To Newhaven last Saturday, an uphill climb to the fort for the music/culture event Fort Process. Having to work in London that morning, I didn't arrive until the middle of the afternoon (it kicked off at 12:00). On the way from the station to the fort I was latterly engaged in conversation with a middle-aged man who looked like he might be a performer and asked him who he was. He didn't say, but told me that he was playing with the headline act Peter Brotzmann - I later discovered he was Steve Noble, a legend of the free improv scene - oops - it's an area of music I've occasionally dipped my toe into over the years, but I'm no expert.
The main reason I went was because two of my friends English Heretic and Haunted Shoreline were giving talks in the 'School Room' (both of which I missed because of aforesaid late arrival). I was intrigued by the location and the few acts that I'd heard of and it was reasonably local to Hastings. Walking around, I was hugely impressed by the venue. In the 1960s and 1970s Newhaven was our regular family holiday destination and we stayed on a caravan site close to the fort - in those days it was dilapidated, dangerous and strictly off limits, surrounded with barbed wire and deep ditches, but to a teenage boy it had a massive mysterious appeal - it was not that long since the end of WW2 and perhaps my interest in underground sites and tunnels was already festering. Before entering I wandered up the road to the caravan site, only to discover that it's been completely built over, as are the fields opposite where we used to watch horses graze.
I had no idea of the size of the fort and was shocked when I gained access - it's very large (and deep) and I'm not sure I managed to see all the parts of it over the course of the afternoon and evening. I'm sure I'll regret not making more of an effort to see everything that was going on (and there was a lot), but performances were taking place all over the site, some in tunnels and subterranean spaces, others in bunkers looking out over the sea, or in former barrack rooms or storerooms. A large nissan hut in the considerable open space in the centre of the fort was home to many of the more 'well-known' performers and was where Peter Brotzmann chose to play at the end of proceedings. An inflatable stage had been erected in the central space, but there was lots of room to wander round, and tables and chairs to sit at. The good weather really benefitted the event - you could stand or lie on the ramparts and watch the sun set, look dreamily out to sea, while a cacophonous noise was taking place behind you or wander in and out of other events in the central area.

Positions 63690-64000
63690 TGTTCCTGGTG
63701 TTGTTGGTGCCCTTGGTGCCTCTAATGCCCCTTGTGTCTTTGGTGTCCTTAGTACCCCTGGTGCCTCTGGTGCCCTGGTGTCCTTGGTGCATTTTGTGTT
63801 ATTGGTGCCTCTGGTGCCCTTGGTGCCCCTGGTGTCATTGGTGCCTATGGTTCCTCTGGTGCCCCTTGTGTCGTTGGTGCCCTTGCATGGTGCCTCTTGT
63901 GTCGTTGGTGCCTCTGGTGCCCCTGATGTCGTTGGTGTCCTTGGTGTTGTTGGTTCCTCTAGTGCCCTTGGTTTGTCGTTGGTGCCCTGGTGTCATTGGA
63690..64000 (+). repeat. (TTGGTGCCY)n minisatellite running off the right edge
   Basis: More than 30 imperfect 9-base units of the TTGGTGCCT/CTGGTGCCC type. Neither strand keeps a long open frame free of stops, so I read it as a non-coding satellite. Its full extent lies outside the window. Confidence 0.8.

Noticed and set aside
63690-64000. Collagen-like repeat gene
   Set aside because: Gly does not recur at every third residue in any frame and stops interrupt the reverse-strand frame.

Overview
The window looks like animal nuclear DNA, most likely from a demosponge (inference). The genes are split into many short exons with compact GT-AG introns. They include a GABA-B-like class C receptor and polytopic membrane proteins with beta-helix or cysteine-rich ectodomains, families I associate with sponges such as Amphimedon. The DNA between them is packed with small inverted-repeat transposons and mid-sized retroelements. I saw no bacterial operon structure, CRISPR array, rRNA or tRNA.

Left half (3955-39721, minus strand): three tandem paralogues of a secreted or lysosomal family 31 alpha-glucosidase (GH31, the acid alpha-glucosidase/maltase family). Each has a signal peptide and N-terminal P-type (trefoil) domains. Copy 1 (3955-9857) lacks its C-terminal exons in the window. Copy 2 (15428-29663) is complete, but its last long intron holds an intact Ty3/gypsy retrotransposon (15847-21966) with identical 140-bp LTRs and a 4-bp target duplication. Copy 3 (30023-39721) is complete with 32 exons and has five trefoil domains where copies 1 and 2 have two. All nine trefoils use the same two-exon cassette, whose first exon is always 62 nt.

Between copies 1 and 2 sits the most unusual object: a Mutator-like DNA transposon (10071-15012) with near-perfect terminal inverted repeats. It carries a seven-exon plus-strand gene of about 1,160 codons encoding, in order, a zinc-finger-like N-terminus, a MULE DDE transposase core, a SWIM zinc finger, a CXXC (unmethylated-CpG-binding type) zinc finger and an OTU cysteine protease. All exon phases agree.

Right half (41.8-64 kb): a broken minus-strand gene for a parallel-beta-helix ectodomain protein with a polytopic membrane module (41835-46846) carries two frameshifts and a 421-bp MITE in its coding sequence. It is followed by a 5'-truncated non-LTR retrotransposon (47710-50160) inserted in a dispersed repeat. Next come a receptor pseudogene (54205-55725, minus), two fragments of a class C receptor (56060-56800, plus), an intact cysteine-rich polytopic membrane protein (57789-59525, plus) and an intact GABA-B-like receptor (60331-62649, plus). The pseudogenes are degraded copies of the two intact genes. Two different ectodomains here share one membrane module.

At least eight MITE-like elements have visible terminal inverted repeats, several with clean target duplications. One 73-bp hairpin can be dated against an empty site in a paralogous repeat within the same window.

I really liked the fact that there was no heavy security whatsoever - ie. thuggish men searching bags for bottles of water and sandwiches to be wastefully confiscated, or telling you where you could and couldn't go - you could wander around wherever you wanted - some events took place in a really deep cellar down a massive steep staircase - quite a hippyish vibe actually. Some of the musical installations were a highlight for me: the glass harmonica; motorized plastic strips flailing against a wall sounding like a fountain etc. The audience was surprisingly young - the Brighton contingent? - many of the usual suspects with huge Hoxton beards and tattoos.
From the small amount of music I heard the band I enjoyed most was Ex-Easter Island Head, who were probably the most conventionally 'rock' of all the musicians there - an invigorating propulsive mix of Steve Reich and Glenn Branca, with obvious memories of Sonic Youth concerts in the 1980s - they hit electric guitars on tables with mallets and have a powerful drummer - go see. A real contrast with the Artaud Beats who seemed too studiedly precious and anti-rock for my tastes - sad, as they featured a number of ex-members of Henry Cow. Other highlights were John Butcher who summoned up unbelievable sounds from a saxophone and Peter Brotzmann and Steve Noble (a formidable drummer) - I have to say that Brotzman sounded exactly as I expected him to, but even so it was impressive to witness - it started on a climax and built up from there, as they say. It was also lovely to meet up with Haunted Shoreline again. A really great event.
Author of Subterranean City, Beneath the Streets of London, London's Coffee Houses, Decadent London, The Folklore of London, Subterranean City (Revised and Expanded Edition), Netherwood, Last Resort of Aleister Crowley, Lord of Strange Deaths, the Fiendish World of Sax Rohmer; Secret Tunnels in England, Folklore and Fact